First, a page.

The Consumer Financial Protection Bureau has never been very receptive to the idea of marketing service agreements, or MSAs. They view them as a cover for a pay for referral practice which is a RESPA violation. Unfortunately, in many cases they are correct in believing so and recent action taken by the CFPB has made even those parties in legitimate MSAs rethink their position on these types of agreements. Recently, Wells Fargo and Prospect mortgage announced decisions to discontinue all MSA activity.
These types of agreements have been around for decades and they haven't actually been hidden. RESPA section 8(c)(2) allows for payment of bona fide compensation for goods and services actually provided being exempt from RESPA referral fee prohibitions. "The CFPB has take a very different view from HUD of the permissibility of these arrangements. This is not a case of something that's been unenforced for decades. Everyone knows about these. HUD for years did RESPA enforcement. But now that view has changed under the auspices of the bureau via the enforcement action taken against Lighthouse and PHH matter," said Pete Mills, SVP for Residential Policy at the Mortgage Bankers Association.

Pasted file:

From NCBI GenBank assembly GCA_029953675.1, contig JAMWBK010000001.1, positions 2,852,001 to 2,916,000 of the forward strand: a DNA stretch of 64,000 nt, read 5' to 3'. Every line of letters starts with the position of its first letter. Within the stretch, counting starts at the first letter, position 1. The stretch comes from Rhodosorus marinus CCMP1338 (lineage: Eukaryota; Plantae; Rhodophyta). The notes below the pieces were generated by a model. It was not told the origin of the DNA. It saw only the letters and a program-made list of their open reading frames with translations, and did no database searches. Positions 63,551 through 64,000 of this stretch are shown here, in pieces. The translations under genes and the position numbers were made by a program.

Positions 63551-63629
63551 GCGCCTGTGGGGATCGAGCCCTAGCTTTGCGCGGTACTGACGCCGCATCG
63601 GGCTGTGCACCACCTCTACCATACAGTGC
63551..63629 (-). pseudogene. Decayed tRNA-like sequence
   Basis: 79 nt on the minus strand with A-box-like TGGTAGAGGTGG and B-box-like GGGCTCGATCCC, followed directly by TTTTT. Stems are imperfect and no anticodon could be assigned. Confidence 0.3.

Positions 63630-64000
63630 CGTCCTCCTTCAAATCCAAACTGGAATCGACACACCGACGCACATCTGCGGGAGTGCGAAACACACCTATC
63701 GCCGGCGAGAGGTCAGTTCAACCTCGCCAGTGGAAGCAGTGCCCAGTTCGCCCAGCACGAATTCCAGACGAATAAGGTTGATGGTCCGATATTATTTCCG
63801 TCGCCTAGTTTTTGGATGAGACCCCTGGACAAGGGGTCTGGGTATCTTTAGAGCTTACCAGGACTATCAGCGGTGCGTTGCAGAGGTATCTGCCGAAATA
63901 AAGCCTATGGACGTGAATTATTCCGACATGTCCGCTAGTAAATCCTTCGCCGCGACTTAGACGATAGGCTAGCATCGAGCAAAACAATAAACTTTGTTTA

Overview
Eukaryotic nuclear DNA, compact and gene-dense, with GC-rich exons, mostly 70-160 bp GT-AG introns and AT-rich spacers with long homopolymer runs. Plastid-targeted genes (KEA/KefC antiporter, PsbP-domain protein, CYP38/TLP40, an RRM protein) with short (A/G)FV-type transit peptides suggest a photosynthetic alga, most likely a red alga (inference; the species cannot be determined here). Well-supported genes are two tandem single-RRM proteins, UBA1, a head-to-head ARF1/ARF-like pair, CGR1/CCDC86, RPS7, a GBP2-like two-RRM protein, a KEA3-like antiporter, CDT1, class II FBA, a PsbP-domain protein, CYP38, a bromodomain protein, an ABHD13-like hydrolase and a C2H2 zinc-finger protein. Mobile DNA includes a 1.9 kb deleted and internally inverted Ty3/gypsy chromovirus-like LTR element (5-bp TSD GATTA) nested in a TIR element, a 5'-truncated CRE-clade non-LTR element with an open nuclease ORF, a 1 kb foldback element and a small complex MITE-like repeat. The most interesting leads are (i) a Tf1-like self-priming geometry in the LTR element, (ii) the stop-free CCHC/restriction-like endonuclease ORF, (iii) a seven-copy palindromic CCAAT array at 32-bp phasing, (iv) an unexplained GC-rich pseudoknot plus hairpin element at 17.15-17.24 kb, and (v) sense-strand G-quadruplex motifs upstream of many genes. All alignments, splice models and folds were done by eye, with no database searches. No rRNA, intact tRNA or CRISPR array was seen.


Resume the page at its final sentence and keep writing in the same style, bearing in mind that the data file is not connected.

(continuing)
He's referring to the fact that in June the CFPB fined PHH Corp $109 million for what they say was illegal referrals to a mortgage insurer in exchange for kickbacks. Earlier in the year Lighthouse Title, a Michigan-based title insurance agency was fined for alleged misuse of marketing service agreements. Many in the industry believe the CFPB was too harsh and that the practices they are citing are not illegal. "If the bureau is taking a different position on this part of RESPA, let's do this via a rule making process that allows comment and applies prospectively, as opposed to making new rules through enforcement orders," Mills said.
The CFPB has made no secret of their disdain for MSAs. Like I said, they see them as cover-ups for pay for referral practices. I've seen enough of them that were pretty obviously so which makes it difficult to argue that position. However, there needs to be more clearly defined rules as to what is an acceptable MSA and what isn't. Of course, when you have an agency that is self-funded by fines clarity isn't always in their own best interest.